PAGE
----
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Proving math is good for endurance sports

By Carol Clark | April 10, 2012

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Theoretical math and endurance exercise go together like paper and pencil, says math professor Ken Ono. "Each activity makes me better at the other."

Some people run from their problems. Emory math professor Ken Ono runs with his.

"I do the bulk of my creative research when I’m outdoors, running or cycling, and free of other obligations," says Ono, who studies long-standing problems in number theory. "Exercise clears my mind. That’s when I can really get down to the nature of a problem."

While Ono’s mind is getting down to math, his heart is getting pumped up. At 44, he has been named to Team USA for his age group by the USA Triathlon Federation. On May 19, Ono will be competing in the 2012 International Triathlon Union Cross Triathlon World Championships in Pelham, Alabama.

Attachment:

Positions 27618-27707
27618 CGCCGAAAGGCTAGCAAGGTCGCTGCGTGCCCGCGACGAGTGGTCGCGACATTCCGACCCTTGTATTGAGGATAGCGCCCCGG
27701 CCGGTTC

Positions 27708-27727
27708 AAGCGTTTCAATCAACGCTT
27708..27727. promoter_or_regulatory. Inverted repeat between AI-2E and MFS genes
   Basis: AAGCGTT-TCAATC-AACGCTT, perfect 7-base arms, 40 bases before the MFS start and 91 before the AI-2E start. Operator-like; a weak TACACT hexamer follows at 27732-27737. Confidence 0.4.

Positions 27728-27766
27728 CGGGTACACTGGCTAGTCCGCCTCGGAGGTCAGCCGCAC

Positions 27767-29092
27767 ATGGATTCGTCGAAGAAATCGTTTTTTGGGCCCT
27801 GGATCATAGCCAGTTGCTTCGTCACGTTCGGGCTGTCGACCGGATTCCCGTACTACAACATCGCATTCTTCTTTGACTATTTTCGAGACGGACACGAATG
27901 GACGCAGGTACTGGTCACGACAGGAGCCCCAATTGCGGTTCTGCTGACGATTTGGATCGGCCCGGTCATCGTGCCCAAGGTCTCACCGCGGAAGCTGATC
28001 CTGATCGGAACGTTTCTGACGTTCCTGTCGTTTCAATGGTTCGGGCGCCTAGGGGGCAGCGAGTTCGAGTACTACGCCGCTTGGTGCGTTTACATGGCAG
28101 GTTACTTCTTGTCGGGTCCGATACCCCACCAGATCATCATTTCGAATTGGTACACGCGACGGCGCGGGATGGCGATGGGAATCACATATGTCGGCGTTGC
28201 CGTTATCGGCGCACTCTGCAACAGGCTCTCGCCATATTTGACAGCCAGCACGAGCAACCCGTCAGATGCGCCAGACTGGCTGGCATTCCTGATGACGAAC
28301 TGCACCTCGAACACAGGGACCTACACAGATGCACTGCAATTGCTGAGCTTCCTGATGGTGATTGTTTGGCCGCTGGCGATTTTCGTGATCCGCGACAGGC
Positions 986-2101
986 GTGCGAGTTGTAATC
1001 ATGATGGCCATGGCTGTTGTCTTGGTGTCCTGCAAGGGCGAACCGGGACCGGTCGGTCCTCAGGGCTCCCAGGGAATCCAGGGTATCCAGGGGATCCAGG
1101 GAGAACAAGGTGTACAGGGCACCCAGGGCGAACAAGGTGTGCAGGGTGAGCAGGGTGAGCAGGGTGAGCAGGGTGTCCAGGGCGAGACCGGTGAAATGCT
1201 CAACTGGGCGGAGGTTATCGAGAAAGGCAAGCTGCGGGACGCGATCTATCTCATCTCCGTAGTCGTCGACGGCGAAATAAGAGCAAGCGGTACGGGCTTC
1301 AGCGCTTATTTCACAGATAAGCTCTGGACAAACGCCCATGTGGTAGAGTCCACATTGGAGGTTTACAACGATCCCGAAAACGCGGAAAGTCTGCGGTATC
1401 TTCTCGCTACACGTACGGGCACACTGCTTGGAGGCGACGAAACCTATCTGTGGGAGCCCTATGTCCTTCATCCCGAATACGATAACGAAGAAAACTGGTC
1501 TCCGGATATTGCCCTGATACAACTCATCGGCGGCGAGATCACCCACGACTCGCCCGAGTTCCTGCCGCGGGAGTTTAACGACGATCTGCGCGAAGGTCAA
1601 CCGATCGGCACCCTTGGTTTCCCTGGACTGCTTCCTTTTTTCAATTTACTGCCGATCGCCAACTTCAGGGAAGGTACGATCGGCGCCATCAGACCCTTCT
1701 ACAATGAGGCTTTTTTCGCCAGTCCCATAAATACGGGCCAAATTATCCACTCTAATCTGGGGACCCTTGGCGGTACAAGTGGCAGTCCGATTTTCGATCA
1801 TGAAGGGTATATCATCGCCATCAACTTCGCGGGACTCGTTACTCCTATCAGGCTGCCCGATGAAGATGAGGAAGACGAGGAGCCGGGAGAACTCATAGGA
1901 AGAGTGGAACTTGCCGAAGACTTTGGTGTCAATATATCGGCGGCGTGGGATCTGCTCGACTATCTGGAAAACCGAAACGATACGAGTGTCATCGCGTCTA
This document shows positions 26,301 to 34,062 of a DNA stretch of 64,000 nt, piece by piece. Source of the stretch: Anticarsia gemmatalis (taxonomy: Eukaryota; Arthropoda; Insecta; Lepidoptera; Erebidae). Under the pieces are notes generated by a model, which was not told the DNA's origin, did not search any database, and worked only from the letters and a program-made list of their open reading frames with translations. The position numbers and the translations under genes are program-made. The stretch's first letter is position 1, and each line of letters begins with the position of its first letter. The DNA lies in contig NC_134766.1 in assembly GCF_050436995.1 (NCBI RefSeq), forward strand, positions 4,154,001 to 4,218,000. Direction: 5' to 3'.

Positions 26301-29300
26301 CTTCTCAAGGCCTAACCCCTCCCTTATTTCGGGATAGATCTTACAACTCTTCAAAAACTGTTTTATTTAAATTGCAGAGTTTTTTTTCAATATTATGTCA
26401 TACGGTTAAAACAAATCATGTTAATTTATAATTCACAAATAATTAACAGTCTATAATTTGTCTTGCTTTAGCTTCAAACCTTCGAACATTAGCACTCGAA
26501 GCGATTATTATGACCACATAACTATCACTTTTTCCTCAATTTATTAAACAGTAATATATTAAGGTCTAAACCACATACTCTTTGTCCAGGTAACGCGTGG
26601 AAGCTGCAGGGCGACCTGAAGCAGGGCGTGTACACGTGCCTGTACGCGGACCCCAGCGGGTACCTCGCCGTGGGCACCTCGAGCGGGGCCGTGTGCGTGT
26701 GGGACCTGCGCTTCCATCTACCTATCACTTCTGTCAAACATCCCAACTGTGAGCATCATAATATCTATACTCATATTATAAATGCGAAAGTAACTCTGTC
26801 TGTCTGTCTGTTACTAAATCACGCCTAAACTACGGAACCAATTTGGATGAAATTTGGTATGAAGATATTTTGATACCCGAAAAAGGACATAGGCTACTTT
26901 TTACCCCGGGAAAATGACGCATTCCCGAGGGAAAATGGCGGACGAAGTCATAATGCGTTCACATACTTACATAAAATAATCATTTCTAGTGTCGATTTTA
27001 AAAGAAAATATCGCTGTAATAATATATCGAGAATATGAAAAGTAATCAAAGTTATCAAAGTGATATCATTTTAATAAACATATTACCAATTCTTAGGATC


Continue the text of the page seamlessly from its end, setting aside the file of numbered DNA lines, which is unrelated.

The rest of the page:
"I’m not going to win," Ono says, calculating his odds, "but I’m excited to compete against the best in the world, wearing the red-white-and-blue."

Set in Alabama’s Oak Mountain State Park, the triathlon involves a 1,500-meter swim across a lake, a 19-mile mountain-biking trail and a 10-kilometer cross-country run.

"Maybe it was a mid-life crisis," Ono says, when asked what possessed him to try out for a spot in the competition last year, his first triathlon. "Some people buy sports cars."

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